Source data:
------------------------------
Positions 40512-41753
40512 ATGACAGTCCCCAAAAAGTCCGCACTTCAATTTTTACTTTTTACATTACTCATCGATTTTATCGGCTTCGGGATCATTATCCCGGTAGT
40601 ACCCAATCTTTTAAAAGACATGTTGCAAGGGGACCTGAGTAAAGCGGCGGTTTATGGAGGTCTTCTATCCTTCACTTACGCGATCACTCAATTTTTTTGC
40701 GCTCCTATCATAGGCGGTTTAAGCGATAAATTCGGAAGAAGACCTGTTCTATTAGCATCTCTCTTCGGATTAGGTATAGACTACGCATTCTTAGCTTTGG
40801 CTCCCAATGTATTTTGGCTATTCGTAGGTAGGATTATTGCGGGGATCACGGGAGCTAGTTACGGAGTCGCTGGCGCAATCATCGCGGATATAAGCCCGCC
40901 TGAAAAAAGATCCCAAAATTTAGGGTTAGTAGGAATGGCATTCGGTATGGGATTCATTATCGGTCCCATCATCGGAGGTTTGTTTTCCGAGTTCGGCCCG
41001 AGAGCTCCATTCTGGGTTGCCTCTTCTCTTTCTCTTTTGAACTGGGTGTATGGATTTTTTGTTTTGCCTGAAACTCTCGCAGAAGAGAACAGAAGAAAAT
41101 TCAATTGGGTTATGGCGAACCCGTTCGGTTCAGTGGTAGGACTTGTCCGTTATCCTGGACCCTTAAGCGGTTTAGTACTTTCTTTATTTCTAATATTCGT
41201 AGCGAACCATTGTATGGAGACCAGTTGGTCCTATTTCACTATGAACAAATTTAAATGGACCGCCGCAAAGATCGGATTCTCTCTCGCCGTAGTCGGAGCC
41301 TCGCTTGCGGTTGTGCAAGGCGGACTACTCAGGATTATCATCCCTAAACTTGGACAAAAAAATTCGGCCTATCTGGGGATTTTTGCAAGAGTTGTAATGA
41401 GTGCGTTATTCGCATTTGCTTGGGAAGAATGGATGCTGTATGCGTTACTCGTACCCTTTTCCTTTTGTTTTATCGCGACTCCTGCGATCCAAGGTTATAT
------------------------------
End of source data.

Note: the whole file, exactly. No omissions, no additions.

Positions 40512-41753
40512 ATGACAGTCCCCAAAAAGTCCGCACTTCAATTTTTACTTTTTACATTACTCATCGATTTTATCGGCTTCGGGATCATTATCCCGGTAGT
40601 ACCCAATCTTTTAAAAGACATGTTGCAAGGGGACCTGAGTAAAGCGGCGGTTTATGGAGGTCTTCTATCCTTCACTTACGCGATCACTCAATTTTTTTGC
40701 GCTCCTATCATAGGCGGTTTAAGCGATAAATTCGGAAGAAGACCTGTTCTATTAGCATCTCTCTTCGGATTAGGTATAGACTACGCATTCTTAGCTTTGG
40801 CTCCCAATGTATTTTGGCTATTCGTAGGTAGGATTATTGCGGGGATCACGGGAGCTAGTTACGGAGTCGCTGGCGCAATCATCGCGGATATAAGCCCGCC
40901 TGAAAAAAGATCCCAAAATTTAGGGTTAGTAGGAATGGCATTCGGTATGGGATTCATTATCGGTCCCATCATCGGAGGTTTGTTTTCCGAGTTCGGCCCG
41001 AGAGCTCCATTCTGGGTTGCCTCTTCTCTTTCTCTTTTGAACTGGGTGTATGGATTTTTTGTTTTGCCTGAAACTCTCGCAGAAGAGAACAGAAGAAAAT
41101 TCAATTGGGTTATGGCGAACCCGTTCGGTTCAGTGGTAGGACTTGTCCGTTATCCTGGACCCTTAAGCGGTTTAGTACTTTCTTTATTTCTAATATTCGT
41201 AGCGAACCATTGTATGGAGACCAGTTGGTCCTATTTCACTATGAACAAATTTAAATGGACCGCCGCAAAGATCGGATTCTCTCTCGCCGTAGTCGGAGCC
41301 TCGCTTGCGGTTGTGCAAGGCGGACTACTCAGGATTATCATCCCTAAACTTGGACAAAAAAATTCGGCCTATCTGGGGATTTTTGCAAGAGTTGTAATGA
41401 GTGCGTTATTCGCATTTGCTTGGGAAGAATGGATGCTGTATGCGTTACTCGTACCCTTTTCCTTTTGTTTTATCGCGACTCCTGCGATCCAAGGTTATAT